I confess to having felt less than enthusiastic at the prospect of seeing The Impossible, a disaster movie of sorts about a western family who visit Thailand at Christmas in 2004 and find themselves caught up in the tsunami that devastated that region. It threatened to be crass and exploitative – a tear-jerker that surely belonged on TV.
Well, apart from the film’s tear-jerking qualities, which are undeniable, I was totally wrong. This is a fine piece of film-making, utterly gripping, genuinely powerful and thankfully unsensational. It concerns the plight of a British family – father Ewan McGregor, mother Naomi Watts and their three young sons – who arrive at a Thai beach resort for well-earned rest and relaxation - and find themselves separated by the sheer power of the tsunami that ravages their resort hotel.
The sequence in which the giant wave crashes to shore, destroying everything in its path, is breathtakingly well executed. But the core story of The Impossible is one of survival – the various members of the family, some of whom are convinced the others must have perished, simply do their best to stay alive and then, using different makeshift medical facilities as their bases, try to track the others down.
McGregor is simply superb as the grieving father, and Watts is close behind him as his severely-injured wife. Tom Holland as the eldest boy, barely in his teens, is a standout too.
Spanish director Juan Antonio Bayona has the gift of making us care deeply about this family, who are initially portrayed as slightly spoiled and self-indulgent before the disaster hits. (The story is based on the experiences of a real-life Spanish family.) But once we watch them fighting for their lives, our sympathies are completely engaged.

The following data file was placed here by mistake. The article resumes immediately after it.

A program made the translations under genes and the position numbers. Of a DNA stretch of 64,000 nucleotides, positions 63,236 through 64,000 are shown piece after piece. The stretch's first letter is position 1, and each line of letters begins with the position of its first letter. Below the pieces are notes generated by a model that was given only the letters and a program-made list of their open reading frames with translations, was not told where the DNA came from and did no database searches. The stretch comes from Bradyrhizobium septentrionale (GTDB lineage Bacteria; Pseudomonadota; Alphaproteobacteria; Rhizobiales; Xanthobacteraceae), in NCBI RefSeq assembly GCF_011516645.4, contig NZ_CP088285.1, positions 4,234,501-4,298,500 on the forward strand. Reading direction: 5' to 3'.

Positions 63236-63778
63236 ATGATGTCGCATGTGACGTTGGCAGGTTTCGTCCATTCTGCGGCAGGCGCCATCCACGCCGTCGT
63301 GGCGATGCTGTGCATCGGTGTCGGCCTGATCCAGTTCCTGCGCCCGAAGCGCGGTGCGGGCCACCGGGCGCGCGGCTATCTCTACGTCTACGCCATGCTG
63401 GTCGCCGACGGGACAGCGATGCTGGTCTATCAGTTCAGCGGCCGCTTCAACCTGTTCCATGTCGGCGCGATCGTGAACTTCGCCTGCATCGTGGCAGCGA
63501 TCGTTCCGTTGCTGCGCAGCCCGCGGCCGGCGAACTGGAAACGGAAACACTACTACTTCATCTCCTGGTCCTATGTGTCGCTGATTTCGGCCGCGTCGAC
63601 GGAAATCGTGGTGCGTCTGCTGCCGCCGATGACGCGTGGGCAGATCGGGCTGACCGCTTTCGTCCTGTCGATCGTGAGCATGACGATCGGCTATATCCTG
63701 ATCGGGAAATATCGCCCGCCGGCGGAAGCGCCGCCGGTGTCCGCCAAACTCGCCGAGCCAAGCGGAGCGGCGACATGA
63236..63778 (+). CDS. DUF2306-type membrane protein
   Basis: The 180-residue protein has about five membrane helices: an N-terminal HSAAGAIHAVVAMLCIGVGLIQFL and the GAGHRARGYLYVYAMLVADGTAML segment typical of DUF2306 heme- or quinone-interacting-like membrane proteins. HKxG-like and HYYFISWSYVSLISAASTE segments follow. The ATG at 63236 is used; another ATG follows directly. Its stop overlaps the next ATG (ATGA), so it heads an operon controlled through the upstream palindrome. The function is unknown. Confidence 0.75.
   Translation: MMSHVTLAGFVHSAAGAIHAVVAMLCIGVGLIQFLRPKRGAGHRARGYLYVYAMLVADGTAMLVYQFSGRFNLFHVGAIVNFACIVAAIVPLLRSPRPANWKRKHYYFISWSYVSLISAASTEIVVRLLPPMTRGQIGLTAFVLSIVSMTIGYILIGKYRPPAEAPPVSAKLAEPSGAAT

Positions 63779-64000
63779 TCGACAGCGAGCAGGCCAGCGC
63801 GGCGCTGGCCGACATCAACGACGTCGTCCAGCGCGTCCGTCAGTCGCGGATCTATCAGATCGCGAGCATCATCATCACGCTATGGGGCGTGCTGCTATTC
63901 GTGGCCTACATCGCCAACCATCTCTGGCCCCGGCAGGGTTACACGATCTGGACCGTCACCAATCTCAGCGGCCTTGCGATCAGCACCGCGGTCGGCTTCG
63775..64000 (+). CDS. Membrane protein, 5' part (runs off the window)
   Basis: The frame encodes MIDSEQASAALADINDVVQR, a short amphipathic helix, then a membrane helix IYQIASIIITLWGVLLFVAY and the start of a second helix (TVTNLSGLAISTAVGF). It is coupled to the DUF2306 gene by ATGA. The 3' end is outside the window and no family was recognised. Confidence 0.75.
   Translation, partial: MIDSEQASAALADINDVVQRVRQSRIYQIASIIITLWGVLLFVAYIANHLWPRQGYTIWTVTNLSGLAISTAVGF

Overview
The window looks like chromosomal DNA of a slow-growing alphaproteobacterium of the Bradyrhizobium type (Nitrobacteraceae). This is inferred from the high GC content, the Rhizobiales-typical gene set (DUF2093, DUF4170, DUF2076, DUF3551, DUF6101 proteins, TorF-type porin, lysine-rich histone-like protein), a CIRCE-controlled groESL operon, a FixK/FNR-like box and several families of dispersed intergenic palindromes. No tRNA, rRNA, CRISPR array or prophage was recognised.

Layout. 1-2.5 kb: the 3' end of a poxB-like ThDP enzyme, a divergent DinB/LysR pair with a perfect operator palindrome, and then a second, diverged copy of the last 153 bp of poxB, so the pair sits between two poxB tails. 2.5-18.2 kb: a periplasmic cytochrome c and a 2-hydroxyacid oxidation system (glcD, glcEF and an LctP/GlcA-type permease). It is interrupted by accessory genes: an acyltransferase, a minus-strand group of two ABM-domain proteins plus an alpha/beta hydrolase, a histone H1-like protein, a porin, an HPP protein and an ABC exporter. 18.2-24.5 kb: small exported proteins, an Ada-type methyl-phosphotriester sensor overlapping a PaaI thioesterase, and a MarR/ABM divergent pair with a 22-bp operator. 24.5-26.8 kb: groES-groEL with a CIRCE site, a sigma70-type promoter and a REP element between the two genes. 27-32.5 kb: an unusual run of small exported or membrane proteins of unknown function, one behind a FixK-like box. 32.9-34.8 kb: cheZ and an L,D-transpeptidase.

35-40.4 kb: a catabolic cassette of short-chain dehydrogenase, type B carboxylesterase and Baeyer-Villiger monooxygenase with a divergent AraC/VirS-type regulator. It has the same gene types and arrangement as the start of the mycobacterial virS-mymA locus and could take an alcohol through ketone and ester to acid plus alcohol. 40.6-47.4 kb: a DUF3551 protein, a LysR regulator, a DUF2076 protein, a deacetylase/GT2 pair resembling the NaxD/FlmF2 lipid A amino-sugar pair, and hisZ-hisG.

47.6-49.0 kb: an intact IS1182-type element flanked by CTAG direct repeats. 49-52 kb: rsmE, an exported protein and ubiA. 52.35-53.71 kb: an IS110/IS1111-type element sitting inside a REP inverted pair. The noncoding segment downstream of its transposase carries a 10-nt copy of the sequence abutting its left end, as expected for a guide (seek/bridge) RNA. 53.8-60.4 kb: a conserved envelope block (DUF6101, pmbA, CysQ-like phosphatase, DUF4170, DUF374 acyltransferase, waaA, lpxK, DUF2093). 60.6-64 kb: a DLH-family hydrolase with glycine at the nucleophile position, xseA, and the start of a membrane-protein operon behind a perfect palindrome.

There are tears, joy, hope and despair before this family’s story is finally resolved: it’s a bumpy ride at times, a real emotional roller-coaster. The Impossible has been criticised for emphasising the ordeal of a western family in a disaster that claimed the lives of tens of thousands of local inhabitants. Yet it must be said the Thai cast acquit themselves well, calmly showing the remarkable amount of unflagging work done by the locals to help in the rescue and medical efforts following the appalling disaster.
by Salman Rushdie is one of my favourite novels, so I was hoping it would transfer brilliantly to the big screen. Sadly, this wasn’t the case – I found it leaden and laborious.
Much of the blame, I fear, must be laid at Rushdie’s door. He wrote the screenplay for the film, and it’s overlong and far too detailed; he seems to have been reluctant to excise his own material, a process that is crucial for a successful screen adaptation. But even worse, Rushdie narrates the story in voice-over – in knowing, whimsical tones that swiftly grate.
The kernel of the story remains intact: two boys, one rich, one poor are swapped at birth at the very stroke of midnight in August 1947 when India became an independent nation after years of British rule. That’s fine, but there’s an uneasy mix between the portrayal of historical events and saccharine sequences of magical realism, often ushered in by wind chimes or breathy flutes on the soundtrack.
Midnight’s Children is a long novel from which I couldn’t tear myself away; this is a long film (at 148 minutes) that feels like extended punishment. It needed a firm, neutral presence on set to rein in Rushdie, who is also credited as executive producer; whether director Deepa Mehta even tried remains unclear, but she fails to put her own stamp on the story. A pity.
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